There's Plenty of Career Life After Retirement From Operations

John Hart became an equipment sales engineer after retiring from operations. He sees many opportunities for retirees to stay active and engaged in the industry.

There's Plenty of Career Life After Retirement From Operations

John Hart made a transition from wastewater operations to wastewater equipment sales.

While waves of water and wastewater operators retire in the years ahead, demand for their skills will certainly not decline.

That means there’s ample opportunity for retiring plant operators, superintendents and managers — not to mention mechanics, collections people and lab personnel — to stay active and engaged in the industry, if they want to. One who has made that choice is John Hart, who retired in 2016 as deputy director of Saco (Maine) Water Resource Recovery Department.

Today, he’s a sales engineer with Russell Resources, a manufacturer representative firm based in Brewer. Through his work, he maintains relationships he built during a 45-year career in his native state and New England while sharing his experience and knowledge with plant personnel, giving back to the industry and continuing to learn.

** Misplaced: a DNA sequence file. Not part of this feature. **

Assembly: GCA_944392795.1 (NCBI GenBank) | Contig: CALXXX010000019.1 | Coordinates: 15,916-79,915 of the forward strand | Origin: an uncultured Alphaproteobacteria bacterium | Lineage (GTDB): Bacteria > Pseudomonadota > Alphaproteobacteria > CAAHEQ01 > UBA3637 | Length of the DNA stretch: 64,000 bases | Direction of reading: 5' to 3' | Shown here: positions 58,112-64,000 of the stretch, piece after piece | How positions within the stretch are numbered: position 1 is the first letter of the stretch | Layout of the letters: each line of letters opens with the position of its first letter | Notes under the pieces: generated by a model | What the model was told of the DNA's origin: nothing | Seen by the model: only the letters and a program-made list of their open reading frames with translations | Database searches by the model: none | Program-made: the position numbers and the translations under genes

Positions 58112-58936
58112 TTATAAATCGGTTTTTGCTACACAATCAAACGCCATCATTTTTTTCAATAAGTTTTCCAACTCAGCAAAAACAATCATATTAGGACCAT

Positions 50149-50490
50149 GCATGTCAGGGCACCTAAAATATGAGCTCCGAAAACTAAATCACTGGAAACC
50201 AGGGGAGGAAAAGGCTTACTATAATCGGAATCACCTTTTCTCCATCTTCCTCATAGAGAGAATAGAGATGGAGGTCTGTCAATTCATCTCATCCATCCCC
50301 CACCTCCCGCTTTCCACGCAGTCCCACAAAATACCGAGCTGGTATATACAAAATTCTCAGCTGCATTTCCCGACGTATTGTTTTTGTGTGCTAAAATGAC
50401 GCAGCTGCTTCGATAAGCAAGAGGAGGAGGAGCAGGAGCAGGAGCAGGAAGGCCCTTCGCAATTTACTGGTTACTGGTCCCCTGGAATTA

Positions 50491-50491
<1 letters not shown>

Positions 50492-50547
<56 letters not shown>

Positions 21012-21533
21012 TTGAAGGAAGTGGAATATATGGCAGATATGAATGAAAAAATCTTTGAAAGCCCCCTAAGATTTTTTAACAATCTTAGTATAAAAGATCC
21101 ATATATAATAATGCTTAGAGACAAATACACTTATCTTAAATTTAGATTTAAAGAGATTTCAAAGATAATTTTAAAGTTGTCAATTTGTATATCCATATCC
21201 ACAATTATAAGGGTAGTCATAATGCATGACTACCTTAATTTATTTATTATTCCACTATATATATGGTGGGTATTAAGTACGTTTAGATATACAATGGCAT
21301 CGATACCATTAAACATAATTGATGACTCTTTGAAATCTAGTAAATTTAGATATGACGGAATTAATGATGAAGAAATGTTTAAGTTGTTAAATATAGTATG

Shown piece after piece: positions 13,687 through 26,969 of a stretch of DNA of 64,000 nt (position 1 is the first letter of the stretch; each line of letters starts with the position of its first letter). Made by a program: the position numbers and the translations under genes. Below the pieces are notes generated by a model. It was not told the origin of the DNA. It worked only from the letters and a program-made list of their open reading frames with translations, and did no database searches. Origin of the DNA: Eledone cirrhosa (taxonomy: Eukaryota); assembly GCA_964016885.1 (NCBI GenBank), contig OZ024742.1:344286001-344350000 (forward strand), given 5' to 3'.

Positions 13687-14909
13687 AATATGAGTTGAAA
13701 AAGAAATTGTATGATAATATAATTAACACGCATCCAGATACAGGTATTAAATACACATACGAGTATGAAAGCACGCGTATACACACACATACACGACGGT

Hart’s background is extremely diverse: municipal wastewater operations, industrial wastewater treatment, project management, contract operations, plant safety auditing, operator training and more. He has won a long list of the industry’s top honors, including the William D. Hatfield Award and Water Environment Federation Fellow induction. He also spent 32 years in the U.S. Coast Guard Reserves.

In an interview with Treatment Plant Operator, Hart talked about life after retirement from full-time work and the various ways in which operators can keep contributing to the profession long after their last official day on the job.

TPO: How did you come into the clean-water profession?

Hart: I fell into it by chance. I grew up just south of Portland. After high school I was thinking of going to college to be an industrial arts teacher, but I had an opportunity to visit a handful of wastewater treatment plants in southern Maine, and I got the bug, so to speak. I went to the Wastewater Training Institute for operators and from there went right to work at the Scarborough Sanitary District.

TPO: What led you to embark on such a diverse career in the industry?

Hart: I could have stayed at Scarborough for my whole career, as a friend of mine did who just recently retired, but I saw other opportunities. I was intrigued and inspired by new challenges.

TPO: Why did you decide to stay active in the industry after you retired?